• Critical Diagram: displays the relationship between the venous pO2 and the oxygen consumption rate.
• Diagnosis: is a laboratory diagnosis solely based on the measured and calculated laboratory data.
• Status report ... : shows a print preview of the current patient data summarized in one A4 page. The Acid-Base Chart and the Oxygen Graph are shown at the top of the page. The results are shown in a table in relation to the reference values: decreased values to the left, normal values within the reference interval, and increased values to the right. The ‘laboratory diagnoses’ are appended. Printing is started by selecting the local menu Print.
• Cumulated report … : shows a print preview of a cumulated report with one line for each sample and with only the most essential data.
• Printer setup: allows selection of printer from the standard Windows dialog box.
• ? Cursor Help: the cursor turns into
a question mark, and when placed over a label or data field, a click on the left
mouse button opens the Textbook on the relevant page. Exceptions are the
Patient Identification Panel and the Sample Identification Panel where Cursor
Help opens the User Manual.
Note: pressing the function key F1 opens the User Manual on the page relevant for the current cursor position.
• Manual: present document.
• Textbook: on the ‘Acid-Base and Oxygen Status of the Blood’ with special emphasis on a graphical presentation.
• About OSA: info pages on OSA program versions, user responsibilities, etc.
The top panel contains input fields for patient identification. These fields may be empty, except information needed for reference values: age, age unit, and sex, where default is 20 y F (female).
• Patient name: preferably in the order of last name, first name(s) middle name(s).
• Pt ID: must be unique in order to obtain Cumulated Reports. If the first 6
characters of Pt ID is a date of the format, ddMMyy, the program assumes that
this is the patient birth date and patient age is calculated.
If Pt ID is a valid Danish Central Person Registry number of the form ddMMyy:nnnn, the program calculates patient age and sex. The last digit is even for women, uneven for men. (The separator in the CPR number may be a space, -, or :).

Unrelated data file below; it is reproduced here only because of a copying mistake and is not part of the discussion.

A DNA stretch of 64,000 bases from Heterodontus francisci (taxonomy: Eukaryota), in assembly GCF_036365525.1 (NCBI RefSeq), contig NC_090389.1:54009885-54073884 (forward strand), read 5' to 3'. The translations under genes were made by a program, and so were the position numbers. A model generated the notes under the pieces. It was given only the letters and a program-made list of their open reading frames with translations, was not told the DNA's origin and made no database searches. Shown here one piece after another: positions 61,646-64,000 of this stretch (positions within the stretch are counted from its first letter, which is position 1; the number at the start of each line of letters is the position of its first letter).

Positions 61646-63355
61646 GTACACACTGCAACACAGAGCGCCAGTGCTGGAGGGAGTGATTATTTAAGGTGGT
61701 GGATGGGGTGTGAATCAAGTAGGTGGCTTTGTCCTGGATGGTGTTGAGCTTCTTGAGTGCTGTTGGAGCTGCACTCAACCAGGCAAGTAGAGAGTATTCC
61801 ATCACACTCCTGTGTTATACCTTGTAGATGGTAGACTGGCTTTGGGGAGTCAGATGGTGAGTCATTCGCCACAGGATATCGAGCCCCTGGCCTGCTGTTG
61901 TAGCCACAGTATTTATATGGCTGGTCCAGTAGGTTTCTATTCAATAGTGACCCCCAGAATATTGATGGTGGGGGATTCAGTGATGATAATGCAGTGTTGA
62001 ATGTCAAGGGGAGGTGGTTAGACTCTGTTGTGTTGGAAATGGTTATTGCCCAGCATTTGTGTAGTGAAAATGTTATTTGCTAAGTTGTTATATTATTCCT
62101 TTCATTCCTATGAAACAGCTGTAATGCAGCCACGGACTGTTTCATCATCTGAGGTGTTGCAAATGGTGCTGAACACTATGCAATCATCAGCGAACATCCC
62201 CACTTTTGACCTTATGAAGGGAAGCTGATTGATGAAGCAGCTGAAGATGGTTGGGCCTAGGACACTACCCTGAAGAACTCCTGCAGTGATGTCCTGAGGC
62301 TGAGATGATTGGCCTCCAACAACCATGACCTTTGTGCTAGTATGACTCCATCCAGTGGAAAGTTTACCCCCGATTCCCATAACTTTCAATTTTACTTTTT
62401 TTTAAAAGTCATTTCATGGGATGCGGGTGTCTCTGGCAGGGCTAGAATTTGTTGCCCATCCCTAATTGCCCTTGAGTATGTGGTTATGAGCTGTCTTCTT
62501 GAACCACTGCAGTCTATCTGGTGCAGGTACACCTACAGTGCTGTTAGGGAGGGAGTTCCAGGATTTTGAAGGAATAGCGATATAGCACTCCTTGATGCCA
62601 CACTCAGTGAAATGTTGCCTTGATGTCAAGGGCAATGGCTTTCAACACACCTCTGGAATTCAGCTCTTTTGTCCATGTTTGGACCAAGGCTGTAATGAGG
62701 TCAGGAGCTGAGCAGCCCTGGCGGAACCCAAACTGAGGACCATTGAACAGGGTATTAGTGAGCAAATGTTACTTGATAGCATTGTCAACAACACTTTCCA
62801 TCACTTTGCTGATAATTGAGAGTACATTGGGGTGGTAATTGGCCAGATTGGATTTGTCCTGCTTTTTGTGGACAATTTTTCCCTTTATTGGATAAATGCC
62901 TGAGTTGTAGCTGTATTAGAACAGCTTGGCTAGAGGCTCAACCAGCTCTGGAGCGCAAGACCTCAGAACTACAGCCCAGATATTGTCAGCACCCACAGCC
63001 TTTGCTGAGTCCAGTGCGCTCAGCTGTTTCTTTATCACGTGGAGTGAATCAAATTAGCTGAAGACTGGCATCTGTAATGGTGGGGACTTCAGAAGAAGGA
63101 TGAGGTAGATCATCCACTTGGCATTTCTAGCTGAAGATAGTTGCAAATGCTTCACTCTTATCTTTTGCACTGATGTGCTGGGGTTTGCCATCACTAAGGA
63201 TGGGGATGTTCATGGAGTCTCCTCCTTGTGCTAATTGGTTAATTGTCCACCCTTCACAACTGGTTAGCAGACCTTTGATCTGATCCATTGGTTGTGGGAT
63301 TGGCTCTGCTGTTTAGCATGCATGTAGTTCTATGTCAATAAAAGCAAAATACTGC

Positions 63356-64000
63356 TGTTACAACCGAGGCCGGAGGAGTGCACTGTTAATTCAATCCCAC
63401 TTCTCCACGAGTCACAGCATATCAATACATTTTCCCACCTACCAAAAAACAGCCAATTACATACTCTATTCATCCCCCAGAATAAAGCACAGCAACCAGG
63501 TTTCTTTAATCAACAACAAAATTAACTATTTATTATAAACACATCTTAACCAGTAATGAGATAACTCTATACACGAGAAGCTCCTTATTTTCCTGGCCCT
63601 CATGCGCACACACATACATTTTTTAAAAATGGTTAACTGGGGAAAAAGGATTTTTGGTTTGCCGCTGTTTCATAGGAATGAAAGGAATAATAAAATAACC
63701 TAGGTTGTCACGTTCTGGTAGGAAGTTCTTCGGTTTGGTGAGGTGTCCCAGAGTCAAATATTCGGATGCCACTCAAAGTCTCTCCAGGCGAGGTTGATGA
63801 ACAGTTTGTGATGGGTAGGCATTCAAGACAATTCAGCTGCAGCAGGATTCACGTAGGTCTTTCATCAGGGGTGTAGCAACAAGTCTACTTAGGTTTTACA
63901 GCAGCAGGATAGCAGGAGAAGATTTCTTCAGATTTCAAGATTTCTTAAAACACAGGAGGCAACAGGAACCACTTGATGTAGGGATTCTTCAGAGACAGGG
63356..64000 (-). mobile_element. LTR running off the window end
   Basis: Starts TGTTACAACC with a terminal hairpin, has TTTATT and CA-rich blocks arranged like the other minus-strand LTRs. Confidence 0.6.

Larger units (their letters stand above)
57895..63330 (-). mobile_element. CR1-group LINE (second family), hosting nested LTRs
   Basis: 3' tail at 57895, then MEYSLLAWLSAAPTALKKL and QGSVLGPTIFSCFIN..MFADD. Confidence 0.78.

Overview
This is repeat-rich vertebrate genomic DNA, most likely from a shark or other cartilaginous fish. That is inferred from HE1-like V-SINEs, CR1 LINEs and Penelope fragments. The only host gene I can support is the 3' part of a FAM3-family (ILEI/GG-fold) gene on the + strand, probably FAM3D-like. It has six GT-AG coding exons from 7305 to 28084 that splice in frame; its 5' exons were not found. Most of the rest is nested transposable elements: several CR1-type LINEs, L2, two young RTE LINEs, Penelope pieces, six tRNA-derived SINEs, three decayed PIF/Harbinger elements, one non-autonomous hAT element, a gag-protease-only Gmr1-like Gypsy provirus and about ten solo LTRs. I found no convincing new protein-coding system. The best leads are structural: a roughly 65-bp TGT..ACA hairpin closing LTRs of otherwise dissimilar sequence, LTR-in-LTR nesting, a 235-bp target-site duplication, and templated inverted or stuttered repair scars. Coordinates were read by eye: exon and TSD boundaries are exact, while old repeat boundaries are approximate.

• Birth date: if entered as ddMMyy, patient age is calculated.
• Age: patient age is needed to display appropriate reference values as hints for the data fields. The age is automatically calculated if the first 6 characters of the Patient ID field represent a date or if the patient birth date is entered. If no age is entered a default value of 20 y is used.
• Age unit: may be years (y), months (m), weeks (w), or days (d). (Days of prematurity (negative number) or postmaturity (positive number) may be entered. Press Ctrl-F to calculate FHbF). (Not yet implemented).
• Sex (F or M): needed for display of appropriate reference values.
• Patient address: may be the hospital address, i.e. ward and room number.
• Diagnosis and comments: will appear on the printed Status Report.
• Sample date and time: of creation of the page is default. Current date and time are inserted by double clicking the field or when exiting an empty field.
• Sample Nr: may be any accession number or other type of identification, or empty. When the program is online with the analyzer the number will be the analyzer sample ID number.
• Type of blood: choices are arterial, capillary, mixed venous, central venous, or peripheral venous. If the blood is ‘venous’ then irrelevant quantities (e.g. Pamb, FO2dI) disappear from the Oxygen Panel.